December 21, 2016   The herbicide paraquat is back in the news. In reality, it never went away. A sensational front-page story by Danny Hakim in today’s New York Times avoids  terms like “greed” and “hypocrisy,” but it focuses on the production and sale of herbicides and pesticides by nations that don’t allow their use! 

The subhed sums it up: “Paraquat, one of many pesticides that can’t be used in Europe but is sold in the United States and elsewhere, has been linked to Parkinson’s disease in a growing body of research.”

Hakim also notes that the European Union abjures bee-killing neonicotinoids, which are okay with “US.”   (The term was derived from nicotine due to their similar mode of action, although the structure and selectivity / toxicology is different)

The ability of weeds to adapt to Round-Up is driving the resurgence of paraquat sales. The manufacturers are citing “genetic factors” as causative in Parkinson’s, as if genetics and exposure to toxins were an either/or instead of a synergistic relationship. 

Extensive excerpts from the Times’ exposé follow:

…Paraquat has long been controversial because of its use in suicides in many parts of the world, since drinking one sip can be lethal. But now regulators in the United States are grappling with a wave of research linking paraquat to a less immediately apparent effect — Parkinson’s disease.

Even the government of China, a nation not known for environmental regulation, said in 2012 that it would phase out paraquat “to safeguard people’s lives.” But it still allows production for export.

As Europe and China move away from paraquat, its use is rebounding in the United States. That is particularly true for soybean fields, where the number of pounds used is up more than fourfold over the past decade, according to Department of Agriculture data.

The world’s most popular weed killer is Monsanto’s Roundup; some 220 million pounds of its active ingredient were used last year in the United States, according to the E.P.A. But weeds are becoming resistant to Roundup, and paraquat has been marketed as an alternative. Last year, seven million pounds of paraquat were used in the United States, on nearly 15 million acres, Syngenta said.

Paraquat is just one of scores of pesticides prohibited in Europe but sold outside it. In 2013, the European Union imposed a moratorium on a widely used group of insecticides made by Syngenta and Bayer, the German giant, that were linked to a decline in bee colonies. In 2003, the European Union banned one of the most popular weed killers in America, Syngenta’s atrazine.

Industry officials and academics funded by agrochemical companies often criticize Europe’s regulators for taking a precautionary approach to regulation. They frequently claim that the risks of these various chemicals are well understood. But paraquat shows how complex the question of risk can be.

While the possibility of a Parkinson’s link has been cited in studies going back more than two decades, research in the past five years has intensified, including a prominent study by the National Institutes of Health and meta-analyses of a large body of research. The studies have looked at the exposure of farmers and others who spray paraquat, as well as people who live near where it is used, which can include nonagricultural settings like those around roads and rail tracks.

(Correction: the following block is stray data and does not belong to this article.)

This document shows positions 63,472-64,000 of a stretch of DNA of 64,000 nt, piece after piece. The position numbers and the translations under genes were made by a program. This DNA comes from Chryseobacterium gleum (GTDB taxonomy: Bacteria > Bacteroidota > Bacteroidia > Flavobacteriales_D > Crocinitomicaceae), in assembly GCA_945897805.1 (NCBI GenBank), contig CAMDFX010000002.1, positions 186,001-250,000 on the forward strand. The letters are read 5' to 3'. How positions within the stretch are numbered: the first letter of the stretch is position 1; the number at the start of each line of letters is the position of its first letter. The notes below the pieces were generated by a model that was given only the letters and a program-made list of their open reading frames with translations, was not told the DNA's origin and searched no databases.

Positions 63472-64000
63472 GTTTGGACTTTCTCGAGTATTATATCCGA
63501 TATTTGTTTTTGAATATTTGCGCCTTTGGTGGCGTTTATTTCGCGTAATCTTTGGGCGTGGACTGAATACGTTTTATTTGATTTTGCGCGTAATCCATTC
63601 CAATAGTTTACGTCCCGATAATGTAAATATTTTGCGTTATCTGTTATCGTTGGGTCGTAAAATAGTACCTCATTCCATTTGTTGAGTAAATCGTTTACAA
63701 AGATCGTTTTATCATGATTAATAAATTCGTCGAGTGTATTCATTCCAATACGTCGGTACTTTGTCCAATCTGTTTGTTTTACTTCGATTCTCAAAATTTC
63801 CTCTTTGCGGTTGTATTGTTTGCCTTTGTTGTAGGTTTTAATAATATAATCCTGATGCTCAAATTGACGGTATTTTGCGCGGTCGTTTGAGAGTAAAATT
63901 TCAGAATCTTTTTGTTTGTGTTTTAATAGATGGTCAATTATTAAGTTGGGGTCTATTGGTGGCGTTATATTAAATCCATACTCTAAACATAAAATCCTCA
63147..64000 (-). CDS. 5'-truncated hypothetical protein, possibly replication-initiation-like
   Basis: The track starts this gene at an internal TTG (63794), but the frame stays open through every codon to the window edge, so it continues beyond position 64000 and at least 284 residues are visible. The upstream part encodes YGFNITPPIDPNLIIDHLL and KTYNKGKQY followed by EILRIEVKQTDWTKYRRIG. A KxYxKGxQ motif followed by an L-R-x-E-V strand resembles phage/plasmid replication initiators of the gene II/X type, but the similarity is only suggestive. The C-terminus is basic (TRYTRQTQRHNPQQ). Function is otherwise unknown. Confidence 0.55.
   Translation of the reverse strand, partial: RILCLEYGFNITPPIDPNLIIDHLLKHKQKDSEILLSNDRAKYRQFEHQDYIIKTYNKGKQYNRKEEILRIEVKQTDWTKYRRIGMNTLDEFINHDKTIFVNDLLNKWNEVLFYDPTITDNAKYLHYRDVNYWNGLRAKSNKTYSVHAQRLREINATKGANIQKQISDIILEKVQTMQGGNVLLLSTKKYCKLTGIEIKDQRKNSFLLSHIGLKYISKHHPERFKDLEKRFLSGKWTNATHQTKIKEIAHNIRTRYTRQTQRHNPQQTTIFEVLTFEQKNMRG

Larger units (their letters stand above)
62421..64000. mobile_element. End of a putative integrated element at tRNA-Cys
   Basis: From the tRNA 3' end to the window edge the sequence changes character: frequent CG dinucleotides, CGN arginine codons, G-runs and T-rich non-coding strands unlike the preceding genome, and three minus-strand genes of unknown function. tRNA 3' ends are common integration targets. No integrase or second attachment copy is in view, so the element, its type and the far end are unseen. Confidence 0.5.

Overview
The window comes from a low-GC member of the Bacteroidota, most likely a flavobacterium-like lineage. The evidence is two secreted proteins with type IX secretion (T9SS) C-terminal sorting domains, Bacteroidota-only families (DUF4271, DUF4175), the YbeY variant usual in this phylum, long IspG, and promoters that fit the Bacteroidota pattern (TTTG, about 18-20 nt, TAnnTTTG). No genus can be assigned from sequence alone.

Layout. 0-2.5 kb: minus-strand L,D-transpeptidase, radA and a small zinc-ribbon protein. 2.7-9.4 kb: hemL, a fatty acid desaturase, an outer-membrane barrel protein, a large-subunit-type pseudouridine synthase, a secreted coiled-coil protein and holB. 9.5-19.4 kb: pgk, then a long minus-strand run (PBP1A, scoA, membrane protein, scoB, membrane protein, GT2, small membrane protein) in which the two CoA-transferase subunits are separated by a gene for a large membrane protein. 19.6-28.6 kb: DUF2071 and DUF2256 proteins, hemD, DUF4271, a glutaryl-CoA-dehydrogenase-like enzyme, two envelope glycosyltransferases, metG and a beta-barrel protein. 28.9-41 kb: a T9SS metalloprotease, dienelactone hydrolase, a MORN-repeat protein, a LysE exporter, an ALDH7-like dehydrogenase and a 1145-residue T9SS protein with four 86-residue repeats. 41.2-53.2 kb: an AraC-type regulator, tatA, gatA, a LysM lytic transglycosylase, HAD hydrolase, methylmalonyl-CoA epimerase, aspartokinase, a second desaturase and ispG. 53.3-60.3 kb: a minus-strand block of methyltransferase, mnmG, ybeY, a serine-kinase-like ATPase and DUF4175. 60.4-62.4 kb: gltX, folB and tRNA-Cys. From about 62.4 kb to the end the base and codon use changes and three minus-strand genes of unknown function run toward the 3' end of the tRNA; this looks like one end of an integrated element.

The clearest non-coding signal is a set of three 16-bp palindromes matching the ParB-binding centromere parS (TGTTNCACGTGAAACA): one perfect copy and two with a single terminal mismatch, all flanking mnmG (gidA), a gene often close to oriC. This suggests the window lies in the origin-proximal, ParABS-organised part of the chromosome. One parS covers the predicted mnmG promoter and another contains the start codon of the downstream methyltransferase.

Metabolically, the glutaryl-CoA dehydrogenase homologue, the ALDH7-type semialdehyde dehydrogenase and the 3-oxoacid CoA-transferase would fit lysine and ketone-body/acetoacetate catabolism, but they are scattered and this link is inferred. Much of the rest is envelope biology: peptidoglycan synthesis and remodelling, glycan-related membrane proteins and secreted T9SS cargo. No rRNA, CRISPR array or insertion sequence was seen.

“The data is overwhelming” linking paraquat and Parkinson’s disease, said Dr. Samuel M. Goldman, an epidemiologist in the San Francisco Veterans Affairs health system who has studied the connection. “I’m not a farmer, I don’t need to kill weeds, but I have to believe there are less dangerous options out there.”

Freya Kamel, a scientist with a branch of the National Institutes of Health who has also studied the topic, said she found the breadth of the research “about as persuasive as these things can get.”

Philip A. Botham, Syngenta’s head of product safety, comments on the evidence linking Parkinson’s to paraquat:  “Our view on those studies is that they are interesting — we don’t dismiss them — but they generate an interesting hypothesis which is worth exploring.”

Ah, yes. More research is needed. Where have we heard that before?

Hakim devotes a paragraph to the episode that brought paraquat to our attention four decades ago:

It gained notoriety after the United States government paid to have it sprayed on marijuana plants in Mexico in the 1970s, leading to concerns that paraquat-contaminated pot was being sold in the United States. When the stoner character known as the Dude referred to someone as “human paraquat” in the 1998 film “The Big Lebowski,” he was essentially calling him a buzzkill since paraquat continued to be used for years to kill marijuana plants.

In addition to sickening and killing farmers by accidental exposure, paraquat is often used by those driven to suicide. A teaspoon can be fatal. Hakim goes on:

When ingested by humans, paraquat is often fatal. South Korea experienced a 10 percent decline in suicides after it banned paraquat in 2011, according to one study. Researchers in Taiwan have said it causes 160 deaths a year there.

Isabella Blow, a well-known editor at the British magazine Tatler, died after drinking paraquat in 2007, the last year it was legal in Britain…

A wide variety of studies have linked paraquat and Parkinson’s, including epidemiological reviews that have looked at human disease patterns, studies involving experiments on rats, and research examining toxicity on a cellular level.

Some studies point to a combination of pesticides as a risk factor, and even well water in rural areas. Paraquat and another pesticide, rotenone, which is obtained from plant roots, are the ones most frequently linked to Parkinson’s. The use of rotenone in lakes and other water supplies has been contentious.

A 2011 study led by the Parkinson’s Institute and the National Institutes of Health drew on a federal survey of farmers and their spouses in Iowa and North Carolina, as well as others who handled pesticides. Those studied were two and a half times more likely to develop Parkinson’s if they used paraquat or rotenone. A 2012 study found that those who used paraquat, and who also had a certain genetic variation, were 11 times more likely to develop Parkinson’s, suggesting that certain people could be more at risk from exposure than others.